They are there, too, in his Adoration of the Shepherds, of 1450-1, from the Metropolitan Museum of Art in New York. The holy family is, temporarily, at rest. Joseph sleeps; Mary kneels in prayer; the infant Christ lies in the fallen folds of her cloak. A pair of rude peasants, as craggy as Mantegna’s landscape, arrive to pay their devotions. But even this scene of apparent repose is freighted with suggestions of menace. The shepherds tending their flocks on the mountainside in the distance stand and chat on the edge of a vertiginous drop. The infant Christ lies perilously close to one of the many ledges formed by the splintery, unstable nature of the ledge on which he lies, while a barren, cruciform tree hints at His trial to come.
It was characteristic of Mantegna, an artist so constantly alert to the tragic dimension of Christian story, that he should have been a great painter of sorrow. This has not always been recognised. Bernard Berenson found the expression on Christ’s face in his late Man of Sorrows to be ”inane”, and remarked on the ”per-functory grimaces” of the two angels who attend Him. Unfair comments, but they suggest something about the nature of Mantegna’s achievement. He did not idealise grief, here, but made it appallingly present: the painting’s ugliness, its awkwardness, is also responsible for its power.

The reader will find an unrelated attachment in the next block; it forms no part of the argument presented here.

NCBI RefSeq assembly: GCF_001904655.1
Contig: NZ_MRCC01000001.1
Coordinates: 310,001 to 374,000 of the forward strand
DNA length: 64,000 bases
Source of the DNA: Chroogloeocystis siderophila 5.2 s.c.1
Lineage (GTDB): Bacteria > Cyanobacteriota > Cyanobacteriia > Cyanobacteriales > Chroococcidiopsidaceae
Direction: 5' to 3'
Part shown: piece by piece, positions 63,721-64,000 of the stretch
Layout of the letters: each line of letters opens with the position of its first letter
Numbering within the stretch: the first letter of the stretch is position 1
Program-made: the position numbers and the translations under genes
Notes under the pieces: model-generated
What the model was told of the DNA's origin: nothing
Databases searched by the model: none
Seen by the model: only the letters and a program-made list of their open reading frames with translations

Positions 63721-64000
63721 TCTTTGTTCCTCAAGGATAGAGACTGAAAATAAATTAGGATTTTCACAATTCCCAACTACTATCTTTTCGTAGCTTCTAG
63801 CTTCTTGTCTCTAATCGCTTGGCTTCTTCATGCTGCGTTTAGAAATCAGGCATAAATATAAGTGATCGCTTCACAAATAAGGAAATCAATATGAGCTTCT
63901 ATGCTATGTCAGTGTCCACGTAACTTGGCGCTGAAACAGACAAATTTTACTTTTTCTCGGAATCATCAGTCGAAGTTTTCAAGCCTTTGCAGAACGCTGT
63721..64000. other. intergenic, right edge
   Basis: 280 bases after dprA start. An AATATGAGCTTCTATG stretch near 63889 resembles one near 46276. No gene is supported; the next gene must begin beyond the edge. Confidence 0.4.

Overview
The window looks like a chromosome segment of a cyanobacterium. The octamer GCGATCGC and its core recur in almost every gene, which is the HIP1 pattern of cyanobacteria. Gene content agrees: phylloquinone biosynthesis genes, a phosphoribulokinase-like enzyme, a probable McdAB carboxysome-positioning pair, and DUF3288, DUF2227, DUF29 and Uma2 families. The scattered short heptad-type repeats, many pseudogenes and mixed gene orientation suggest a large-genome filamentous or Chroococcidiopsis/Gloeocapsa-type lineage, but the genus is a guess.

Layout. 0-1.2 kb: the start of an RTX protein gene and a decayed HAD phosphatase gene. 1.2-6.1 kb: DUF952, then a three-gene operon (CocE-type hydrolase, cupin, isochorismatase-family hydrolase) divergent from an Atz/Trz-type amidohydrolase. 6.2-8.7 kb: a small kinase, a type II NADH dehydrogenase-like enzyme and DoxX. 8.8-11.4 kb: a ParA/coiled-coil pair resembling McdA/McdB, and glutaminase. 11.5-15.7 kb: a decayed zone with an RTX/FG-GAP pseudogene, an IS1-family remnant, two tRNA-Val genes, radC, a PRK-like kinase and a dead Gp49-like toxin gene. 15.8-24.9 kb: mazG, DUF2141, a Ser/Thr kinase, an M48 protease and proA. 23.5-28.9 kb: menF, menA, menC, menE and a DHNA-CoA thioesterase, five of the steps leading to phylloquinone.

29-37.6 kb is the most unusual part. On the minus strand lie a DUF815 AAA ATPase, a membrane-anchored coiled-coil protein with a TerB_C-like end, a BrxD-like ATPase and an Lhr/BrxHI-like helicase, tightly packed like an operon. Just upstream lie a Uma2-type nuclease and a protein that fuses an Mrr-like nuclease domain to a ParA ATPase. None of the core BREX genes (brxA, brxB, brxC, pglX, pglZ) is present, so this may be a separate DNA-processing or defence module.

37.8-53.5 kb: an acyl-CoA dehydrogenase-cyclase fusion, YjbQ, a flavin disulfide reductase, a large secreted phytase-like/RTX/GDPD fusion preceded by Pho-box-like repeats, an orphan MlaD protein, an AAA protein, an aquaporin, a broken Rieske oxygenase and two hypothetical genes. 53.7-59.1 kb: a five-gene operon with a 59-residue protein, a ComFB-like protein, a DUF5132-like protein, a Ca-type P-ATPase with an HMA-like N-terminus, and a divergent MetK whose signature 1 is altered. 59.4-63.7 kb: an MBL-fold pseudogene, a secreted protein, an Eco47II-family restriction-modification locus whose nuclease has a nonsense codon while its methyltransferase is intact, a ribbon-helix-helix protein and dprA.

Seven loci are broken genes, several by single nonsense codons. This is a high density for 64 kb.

Mantegna painted several versions of The Holy Family that look as though carved from stone, like the bas-reliefs of Roman funerary art. Yet the effect is not of an artist straining to evoke an archaeological memory but of one adapting the forms of past art to his own, pressing requirements. What Mantegna gets from this close-cropped, frieze-like arrangement of figures is something the artist of antiquity is quite uninterested in – a sense of intimacy, of complete, cloistered aloneness. This is why there is no more moving painting of the most common theme in Western art than the Berlin Mantegna Madonna and Child.